Here’s Why Trump Lost Iowa—and Why It Doesn’t Matter
Don’t put too much credence is Trump’s loss in the Iowa caucus.
It really isn’t significant.
Because the votes in Iowa were restricted to registered Republican voters and a lot of them are sticking to the party line.
Trump’s support among Republicans is out on the periphery.
The Democrat establishment knows a lot of registered Democrats favor Trump. According to The Upshot by Civis Analytics, a Democratic data firm, Democrats in the South, Appalachia and the industrial North support Trump.
In early January Mercury Analytics, a research company with clients that include MSNBC and Fox News, conducted an online poll. It revealed a full 20% of Democrats said they would go against the party line and vote for Trump in a general election.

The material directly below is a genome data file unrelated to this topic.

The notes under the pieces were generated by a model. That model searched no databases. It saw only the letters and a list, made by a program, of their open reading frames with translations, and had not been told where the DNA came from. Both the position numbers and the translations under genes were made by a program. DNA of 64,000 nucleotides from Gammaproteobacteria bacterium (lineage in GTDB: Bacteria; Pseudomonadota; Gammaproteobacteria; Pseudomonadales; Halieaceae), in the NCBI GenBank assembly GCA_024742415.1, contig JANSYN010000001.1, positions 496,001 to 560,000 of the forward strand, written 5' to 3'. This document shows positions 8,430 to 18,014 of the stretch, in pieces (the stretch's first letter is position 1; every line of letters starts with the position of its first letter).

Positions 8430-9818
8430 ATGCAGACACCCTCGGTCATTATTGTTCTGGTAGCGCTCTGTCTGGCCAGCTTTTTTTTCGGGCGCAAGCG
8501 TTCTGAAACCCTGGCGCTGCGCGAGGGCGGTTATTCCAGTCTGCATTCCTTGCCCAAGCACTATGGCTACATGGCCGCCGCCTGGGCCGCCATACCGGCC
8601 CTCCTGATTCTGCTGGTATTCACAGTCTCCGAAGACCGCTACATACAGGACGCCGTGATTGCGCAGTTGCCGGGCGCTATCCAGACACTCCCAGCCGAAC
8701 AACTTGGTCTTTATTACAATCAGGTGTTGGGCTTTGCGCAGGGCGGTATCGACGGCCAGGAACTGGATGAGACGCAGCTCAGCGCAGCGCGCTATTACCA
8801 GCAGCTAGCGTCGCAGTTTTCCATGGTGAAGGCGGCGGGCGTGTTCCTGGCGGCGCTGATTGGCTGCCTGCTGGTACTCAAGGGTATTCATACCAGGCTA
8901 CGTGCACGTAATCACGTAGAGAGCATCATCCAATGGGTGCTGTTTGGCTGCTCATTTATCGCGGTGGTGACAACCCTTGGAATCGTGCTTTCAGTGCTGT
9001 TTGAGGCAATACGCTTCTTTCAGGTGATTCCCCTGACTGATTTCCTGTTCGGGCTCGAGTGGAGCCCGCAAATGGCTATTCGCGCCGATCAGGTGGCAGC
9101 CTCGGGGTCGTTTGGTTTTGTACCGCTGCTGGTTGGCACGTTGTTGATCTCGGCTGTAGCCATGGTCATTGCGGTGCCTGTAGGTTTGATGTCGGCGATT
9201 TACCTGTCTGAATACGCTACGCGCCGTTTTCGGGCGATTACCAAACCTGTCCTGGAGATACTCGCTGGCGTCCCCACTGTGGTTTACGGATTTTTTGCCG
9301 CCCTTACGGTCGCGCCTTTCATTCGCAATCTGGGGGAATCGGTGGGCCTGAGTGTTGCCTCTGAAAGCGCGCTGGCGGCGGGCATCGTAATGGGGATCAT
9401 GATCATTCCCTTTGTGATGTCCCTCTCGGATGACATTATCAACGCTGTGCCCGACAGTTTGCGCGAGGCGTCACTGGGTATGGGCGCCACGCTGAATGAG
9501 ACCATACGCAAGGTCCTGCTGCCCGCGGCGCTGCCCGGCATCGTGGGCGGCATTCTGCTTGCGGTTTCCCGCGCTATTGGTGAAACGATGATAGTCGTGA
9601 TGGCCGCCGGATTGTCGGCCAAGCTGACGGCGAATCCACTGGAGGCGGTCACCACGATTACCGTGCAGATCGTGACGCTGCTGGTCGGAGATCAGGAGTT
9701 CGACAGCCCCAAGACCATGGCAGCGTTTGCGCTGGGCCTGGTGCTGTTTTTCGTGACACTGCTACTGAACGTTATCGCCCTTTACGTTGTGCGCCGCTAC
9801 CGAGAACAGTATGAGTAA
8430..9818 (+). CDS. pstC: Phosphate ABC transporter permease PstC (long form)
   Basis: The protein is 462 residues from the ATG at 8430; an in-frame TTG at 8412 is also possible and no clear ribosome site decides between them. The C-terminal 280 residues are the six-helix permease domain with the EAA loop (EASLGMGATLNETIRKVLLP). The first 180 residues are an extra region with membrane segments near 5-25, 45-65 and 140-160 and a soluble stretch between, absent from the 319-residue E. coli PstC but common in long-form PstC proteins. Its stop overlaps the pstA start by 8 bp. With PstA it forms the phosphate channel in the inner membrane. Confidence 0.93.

Independents are a large factor as well.
An IVN poll conducted in September showed 25.9% of them going for Trump.
“Some of the polls that show heavy support for Trump have also shown him doing better among self-identified independents who lean Republican than among regular GOP voters. At least some of those independents may not be in the habit of voting in primaries and caucuses, which could make a robust turnout operation even more necessary,” the Los Angeles Times noted in December.
Polls can be inaccurate and fickle, of course, but the upside for Trump is he has a lot of support among people who don’t figure into party metrics.
Trump’s numbers will rise when voting begins in open voting states.
Cruz and Rubio don’t stand a chance.